The new Summilux-M 1.4/35 ASPH. adds the floating element feature to the basic optical design of the 1994-edition of this very classical and popular lens. The f/1.4 aperture was married to the 35mm focal length in 1961, a first in those days when all other designs had a maximum aperture of f/1.5 or smaller. The 35mm focal length changed guard with the 50mm lens as the primary lens for Leica M users in the period from 1955 to 1965 when the style of documentary and human interest photography asked for a close encounter with the subject matter. The 35mm focal length is eminently suited for this visual frame because you can have a format-filling main subject encapsulated by a meaningful environmental statement. A wide aperture gave the opportunity to take pictures in low ambient light where claire-obscure pictorial composition was needed.
The Summilux 1:1.4/35mm stayed in the catalogue till 1995, but in 1989 a new version with two aspherical surfaces was added to the range of Leica lenses. The production process was quite complicated and therefore expensive and a new somewhat simplified version was introduced in 1994. That version had one aspherical surface and was in production until recently and has now been superseded by the new SX35 FLE. The technology of floating elements where a whole group of lenses moves dynamically according to the distance setting was introduced in the M-line with the SX50 ASPH in 2004. Since that year, Leica has upgraded several high speed wide angle lenses to the FLE construct, notably the SX21, SX 24 and now the SX35.
The main task of the FLE construct is to compensate for the loss of contrast that happens with stationary lens groups that have been optimized for longer distance photography. The spherical aberration (SA) which is always present in a lens is responsible for this behavior. In very high speed lenses this same aberration also causes a focus difference when stopping down. It is evident that the aperture stop and the focusing movement are not physically linked and the FLE construct cannot be used directly to battle the focus difference. But when a designer knows that (s)he has more design parameters, the overall design can be improved to correct more than one problem area.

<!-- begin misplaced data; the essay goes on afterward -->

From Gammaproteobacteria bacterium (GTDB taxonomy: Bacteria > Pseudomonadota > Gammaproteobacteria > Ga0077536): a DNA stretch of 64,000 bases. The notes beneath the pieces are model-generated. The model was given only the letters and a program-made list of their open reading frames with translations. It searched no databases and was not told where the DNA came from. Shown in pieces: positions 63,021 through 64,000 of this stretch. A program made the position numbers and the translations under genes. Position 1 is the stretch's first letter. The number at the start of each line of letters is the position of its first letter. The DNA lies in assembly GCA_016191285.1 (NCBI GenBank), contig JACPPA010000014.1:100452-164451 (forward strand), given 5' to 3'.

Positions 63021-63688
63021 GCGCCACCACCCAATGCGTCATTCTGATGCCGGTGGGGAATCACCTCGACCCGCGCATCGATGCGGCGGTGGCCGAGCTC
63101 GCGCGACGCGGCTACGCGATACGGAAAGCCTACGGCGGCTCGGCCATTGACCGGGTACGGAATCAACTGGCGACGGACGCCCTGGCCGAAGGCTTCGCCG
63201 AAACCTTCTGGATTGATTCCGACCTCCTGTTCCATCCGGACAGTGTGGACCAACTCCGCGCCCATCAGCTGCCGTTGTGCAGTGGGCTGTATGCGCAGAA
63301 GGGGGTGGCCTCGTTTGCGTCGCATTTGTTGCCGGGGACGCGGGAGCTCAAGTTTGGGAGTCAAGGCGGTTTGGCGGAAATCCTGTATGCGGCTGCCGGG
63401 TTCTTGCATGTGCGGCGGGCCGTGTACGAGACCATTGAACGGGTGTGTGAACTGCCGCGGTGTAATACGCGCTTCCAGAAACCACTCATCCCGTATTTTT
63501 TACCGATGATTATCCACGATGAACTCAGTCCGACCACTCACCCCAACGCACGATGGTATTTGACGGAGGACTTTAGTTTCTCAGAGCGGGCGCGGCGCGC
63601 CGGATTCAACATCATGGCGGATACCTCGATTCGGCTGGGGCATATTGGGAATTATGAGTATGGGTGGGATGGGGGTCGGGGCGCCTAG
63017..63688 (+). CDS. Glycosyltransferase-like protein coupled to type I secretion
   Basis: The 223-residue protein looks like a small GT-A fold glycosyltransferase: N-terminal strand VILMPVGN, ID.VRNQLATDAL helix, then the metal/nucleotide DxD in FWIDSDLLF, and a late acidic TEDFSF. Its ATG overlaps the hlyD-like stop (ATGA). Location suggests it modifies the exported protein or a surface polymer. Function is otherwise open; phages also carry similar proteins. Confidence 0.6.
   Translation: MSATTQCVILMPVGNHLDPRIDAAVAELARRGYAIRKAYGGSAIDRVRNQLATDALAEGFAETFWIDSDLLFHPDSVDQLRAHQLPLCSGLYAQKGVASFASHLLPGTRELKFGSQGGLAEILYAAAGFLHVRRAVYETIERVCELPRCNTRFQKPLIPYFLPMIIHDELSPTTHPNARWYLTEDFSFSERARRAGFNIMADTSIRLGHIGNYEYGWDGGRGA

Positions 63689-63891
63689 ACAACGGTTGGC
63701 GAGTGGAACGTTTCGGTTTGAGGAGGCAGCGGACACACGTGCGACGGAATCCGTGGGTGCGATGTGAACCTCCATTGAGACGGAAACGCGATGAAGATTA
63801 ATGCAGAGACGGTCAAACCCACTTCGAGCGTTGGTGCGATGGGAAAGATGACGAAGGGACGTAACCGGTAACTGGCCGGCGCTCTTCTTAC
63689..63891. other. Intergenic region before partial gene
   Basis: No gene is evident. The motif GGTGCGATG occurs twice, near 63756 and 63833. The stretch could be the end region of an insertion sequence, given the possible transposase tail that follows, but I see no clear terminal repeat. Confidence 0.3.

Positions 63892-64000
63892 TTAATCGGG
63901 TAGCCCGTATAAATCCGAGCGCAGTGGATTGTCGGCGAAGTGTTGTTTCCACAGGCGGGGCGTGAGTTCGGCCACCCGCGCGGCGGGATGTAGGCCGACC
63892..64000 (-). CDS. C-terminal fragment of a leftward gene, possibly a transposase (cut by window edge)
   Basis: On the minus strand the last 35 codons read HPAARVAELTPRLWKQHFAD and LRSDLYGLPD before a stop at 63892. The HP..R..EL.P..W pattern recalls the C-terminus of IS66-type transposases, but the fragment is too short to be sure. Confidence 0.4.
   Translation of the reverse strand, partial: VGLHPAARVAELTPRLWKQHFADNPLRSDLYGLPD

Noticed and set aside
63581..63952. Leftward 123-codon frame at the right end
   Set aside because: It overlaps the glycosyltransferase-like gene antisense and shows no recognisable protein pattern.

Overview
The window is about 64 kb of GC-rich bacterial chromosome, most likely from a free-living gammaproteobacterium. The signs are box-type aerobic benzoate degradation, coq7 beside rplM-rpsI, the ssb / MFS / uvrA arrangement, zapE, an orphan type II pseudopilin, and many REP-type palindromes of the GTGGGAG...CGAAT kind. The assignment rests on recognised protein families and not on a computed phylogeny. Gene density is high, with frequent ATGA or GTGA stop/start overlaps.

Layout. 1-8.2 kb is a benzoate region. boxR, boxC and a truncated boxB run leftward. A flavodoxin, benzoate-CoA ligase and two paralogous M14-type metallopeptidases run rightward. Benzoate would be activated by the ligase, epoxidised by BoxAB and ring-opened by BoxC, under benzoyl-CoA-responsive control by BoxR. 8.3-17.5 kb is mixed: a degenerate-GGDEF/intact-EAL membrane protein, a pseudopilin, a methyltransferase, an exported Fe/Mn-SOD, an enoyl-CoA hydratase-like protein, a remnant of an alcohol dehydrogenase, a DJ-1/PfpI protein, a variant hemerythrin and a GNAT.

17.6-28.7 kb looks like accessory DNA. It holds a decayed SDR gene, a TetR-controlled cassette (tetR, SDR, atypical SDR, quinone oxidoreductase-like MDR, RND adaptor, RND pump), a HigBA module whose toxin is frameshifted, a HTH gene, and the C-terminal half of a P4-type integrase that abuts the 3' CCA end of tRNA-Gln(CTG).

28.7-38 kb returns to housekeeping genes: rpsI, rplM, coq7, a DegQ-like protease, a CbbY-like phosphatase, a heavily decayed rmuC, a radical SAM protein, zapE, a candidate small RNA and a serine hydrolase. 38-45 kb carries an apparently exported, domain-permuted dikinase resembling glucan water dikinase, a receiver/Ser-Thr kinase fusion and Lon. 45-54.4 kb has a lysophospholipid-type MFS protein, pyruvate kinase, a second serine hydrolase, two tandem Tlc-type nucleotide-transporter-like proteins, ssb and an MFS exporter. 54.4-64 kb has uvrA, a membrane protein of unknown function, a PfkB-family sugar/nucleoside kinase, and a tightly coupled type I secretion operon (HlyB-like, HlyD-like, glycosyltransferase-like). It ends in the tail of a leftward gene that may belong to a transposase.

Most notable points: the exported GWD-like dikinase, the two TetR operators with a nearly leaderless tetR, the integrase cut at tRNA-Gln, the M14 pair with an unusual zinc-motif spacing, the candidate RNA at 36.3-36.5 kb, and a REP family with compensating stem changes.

Below left: Summilux-M 1.4/35 ASPH, (1994)
Below right: Summilux-M 1.4/35 ASPH. FLE (2010)
The physical dimensions have not changed much, the length is the same with 46mm and the front ring diameter is still E46. Weight is identical with 320 grams, but the internal lens mount has been substantially modified to make room for the floating element construction. Leica also changed the rangefinder cam of the focusing mount from the classical brass color to black. Romantically inclined Leica aficionados may deplore the fact that you now cannot see the individual adjustments, but with the computer controlled machining the black mount is at least equally precise. And the black version is more effective in evading reflections and flare. The focusing mount has a reduced diameter from 56mm to 53mm. In the slimming process the focusing level has not been dropped. The lens livery follows the style of the other lenses in the wide angle and standard focal length range.
The distance settings on the focusing mount are changed a bit: the FLE version has 1; 1.2; 1.5; 2; 3; 7; infinity markings where the SX version has 1; 1.2; 1.5; 2; 3; 5; 10; infinity markings
Performance in the close range
Leica states that the SX35 FLE is optically identical to the previous version. A comparison of lens design and MTF graphs clearly show the validity of this statement. Basically then the evaluation of the SX 35 ASPH. is equally vald for this lens, as long as you restrict yourself to the infinity setting or in practical terms to the object distances of 4 meters and longer. Many users of the 35mm focal length do operate in the distance range from 1 meter to 3 meters. This is the range where the wide angle lens can show its qualities.
The two questions to answer are: is the focus shift reduced and is the close range performance improved. The short answer is to both questions is an unhesitating yes. But there is a caveat as is often the case. First the test results.
The M9 was positioned at a distance of 1.35 meter for a test chart (the well-known Siemens star made by Image Engineering). I have noticed over a longer period that the print quality of the test chart is of paramount importance for the results. More about this in the S2 review. The IE charts are the best you can buy. The camera was put on a device where you can change the distance by millimeters. At first the camera was optimally focused (an act that demands patience and accuracy). Then there was a range of pictures made without changing the lens focus, but with the camera moved by 1 cm over a rage of 10 centimeters. This was done for both lenses, an SX with and without FLE. Two apertures were used: f/1.4 and f/2.8.
See the table below.
|SX FLE 1.4||SLX FLE 2.8||SX 1.4||SX 2.8|